Congressman Adrian Smith (R-NE3) says the greatest difference between the House and Senate plans is when the corporate tax cut takes effect.
The House bill lowers that tax rate to 20 percent next year, while the Senate bill does it in 2019.
“That’s a big one right there, but I’m confident they can work that out,” Smith tells Nebraska Radio Network. “I say the sooner we can engage that, the better off we are. It is a situation that would be better for the economy.”
Smith thinks reconciling the differences in the permanency of the individual tax cut will be easier to negotiate. The House bill makes those permanent. The Senate’s version has those expire at the end of 2025.
Another difference is the Affordable Care Act’s individual mandate.
Smith would like to see that go, because he says it penalizes individuals for not getting insurance, or buying a different type of coverage, is not fair.
“I heard from a constituent who found a plan of her own that was not compliant with the individual mandate, therefore she had to pay the fine,” he explains, “but she got the coverage that she needed that protected herself, that protected taxpayers from having to take care of her.”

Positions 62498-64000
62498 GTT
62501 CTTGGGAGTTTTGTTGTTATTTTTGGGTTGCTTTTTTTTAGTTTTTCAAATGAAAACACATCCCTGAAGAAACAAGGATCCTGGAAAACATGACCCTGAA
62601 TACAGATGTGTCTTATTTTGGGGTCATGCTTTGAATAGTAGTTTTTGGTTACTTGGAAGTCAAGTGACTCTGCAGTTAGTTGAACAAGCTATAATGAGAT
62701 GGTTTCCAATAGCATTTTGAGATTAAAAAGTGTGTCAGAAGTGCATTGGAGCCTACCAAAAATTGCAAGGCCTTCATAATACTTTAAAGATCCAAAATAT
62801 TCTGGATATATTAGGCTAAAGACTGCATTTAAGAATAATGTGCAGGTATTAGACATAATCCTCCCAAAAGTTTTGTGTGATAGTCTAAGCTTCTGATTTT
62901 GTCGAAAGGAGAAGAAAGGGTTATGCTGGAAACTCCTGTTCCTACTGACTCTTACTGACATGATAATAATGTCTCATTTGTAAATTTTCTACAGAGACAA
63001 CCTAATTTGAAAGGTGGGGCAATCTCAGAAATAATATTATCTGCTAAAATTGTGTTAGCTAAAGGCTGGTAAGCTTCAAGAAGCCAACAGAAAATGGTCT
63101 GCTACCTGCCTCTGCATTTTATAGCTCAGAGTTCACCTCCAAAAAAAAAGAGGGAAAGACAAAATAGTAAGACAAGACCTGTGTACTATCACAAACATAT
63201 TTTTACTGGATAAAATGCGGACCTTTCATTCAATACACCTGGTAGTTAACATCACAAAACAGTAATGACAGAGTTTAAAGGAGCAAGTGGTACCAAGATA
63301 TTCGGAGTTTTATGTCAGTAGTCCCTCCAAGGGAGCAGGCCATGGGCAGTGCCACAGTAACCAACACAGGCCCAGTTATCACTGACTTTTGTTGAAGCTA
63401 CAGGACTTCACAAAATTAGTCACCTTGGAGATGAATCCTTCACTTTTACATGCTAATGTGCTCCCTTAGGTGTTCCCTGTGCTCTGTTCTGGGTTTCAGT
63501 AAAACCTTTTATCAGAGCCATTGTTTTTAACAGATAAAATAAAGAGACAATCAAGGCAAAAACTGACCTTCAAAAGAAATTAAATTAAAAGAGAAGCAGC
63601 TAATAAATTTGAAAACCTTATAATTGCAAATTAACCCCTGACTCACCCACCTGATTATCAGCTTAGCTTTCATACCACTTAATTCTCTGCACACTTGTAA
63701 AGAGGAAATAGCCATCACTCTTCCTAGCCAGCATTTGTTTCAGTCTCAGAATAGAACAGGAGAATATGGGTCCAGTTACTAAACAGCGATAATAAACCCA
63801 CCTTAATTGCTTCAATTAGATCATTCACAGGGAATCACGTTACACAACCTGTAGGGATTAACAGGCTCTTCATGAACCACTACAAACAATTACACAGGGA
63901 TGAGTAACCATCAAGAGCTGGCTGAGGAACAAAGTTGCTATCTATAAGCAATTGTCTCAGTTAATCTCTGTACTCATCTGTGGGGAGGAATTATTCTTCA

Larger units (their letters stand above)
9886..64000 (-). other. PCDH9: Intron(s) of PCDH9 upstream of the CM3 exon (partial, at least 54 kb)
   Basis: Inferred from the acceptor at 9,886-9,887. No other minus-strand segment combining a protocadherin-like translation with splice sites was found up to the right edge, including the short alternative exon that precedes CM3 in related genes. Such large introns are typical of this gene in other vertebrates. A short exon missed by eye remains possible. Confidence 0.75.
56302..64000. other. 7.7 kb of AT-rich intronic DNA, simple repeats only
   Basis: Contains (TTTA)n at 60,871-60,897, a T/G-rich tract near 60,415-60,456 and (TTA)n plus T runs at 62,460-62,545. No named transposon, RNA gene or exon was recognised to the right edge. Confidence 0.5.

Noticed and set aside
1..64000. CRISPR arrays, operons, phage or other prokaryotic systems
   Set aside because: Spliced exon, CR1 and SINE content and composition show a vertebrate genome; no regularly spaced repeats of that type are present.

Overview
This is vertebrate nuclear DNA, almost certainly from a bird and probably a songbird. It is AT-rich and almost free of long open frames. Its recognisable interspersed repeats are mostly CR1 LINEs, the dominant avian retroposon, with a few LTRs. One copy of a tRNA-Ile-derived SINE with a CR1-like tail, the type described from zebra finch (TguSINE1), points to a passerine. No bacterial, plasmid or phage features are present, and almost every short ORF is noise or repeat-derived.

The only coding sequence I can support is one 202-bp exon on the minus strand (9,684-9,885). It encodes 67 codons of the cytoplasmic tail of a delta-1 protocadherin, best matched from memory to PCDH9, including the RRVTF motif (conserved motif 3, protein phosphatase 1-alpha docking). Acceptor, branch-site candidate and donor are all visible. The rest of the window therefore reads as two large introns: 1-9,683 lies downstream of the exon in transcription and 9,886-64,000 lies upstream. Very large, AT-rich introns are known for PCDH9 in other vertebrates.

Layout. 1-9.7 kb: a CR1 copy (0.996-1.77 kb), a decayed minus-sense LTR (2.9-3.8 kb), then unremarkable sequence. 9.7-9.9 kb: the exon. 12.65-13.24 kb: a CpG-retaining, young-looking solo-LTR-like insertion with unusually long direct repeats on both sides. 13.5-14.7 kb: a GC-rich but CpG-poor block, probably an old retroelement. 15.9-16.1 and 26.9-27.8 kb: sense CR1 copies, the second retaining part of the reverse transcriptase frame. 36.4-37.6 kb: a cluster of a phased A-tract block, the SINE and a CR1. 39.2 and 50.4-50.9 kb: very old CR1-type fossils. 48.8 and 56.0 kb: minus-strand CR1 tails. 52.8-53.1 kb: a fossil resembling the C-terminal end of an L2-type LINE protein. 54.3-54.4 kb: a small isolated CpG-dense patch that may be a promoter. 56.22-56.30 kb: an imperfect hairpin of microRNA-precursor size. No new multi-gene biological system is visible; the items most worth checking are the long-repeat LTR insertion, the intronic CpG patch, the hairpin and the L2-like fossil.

The House-passed bill keeps the individual mandate, but the Senate’s version eliminates it.
Taxpayers would save $338 billion over ten years without it, but the number of uninsured Americans would rise.
While Smith admits the proposed tax reform is not revenue neutral, he says it heads the country in that direction.
The Senate-passed bill will add nearly $1.5 trillion to the deficit over the next ten years, not accounting for economic growth.
Smith says tax reform will grow the economy.
“When you look, historically, at what I believe the 1986 tax reform did for teeing up economic growth, that was the right thing to do. We are doing that again,” he says.
AUDIO: Mike Loizzo reports [:41]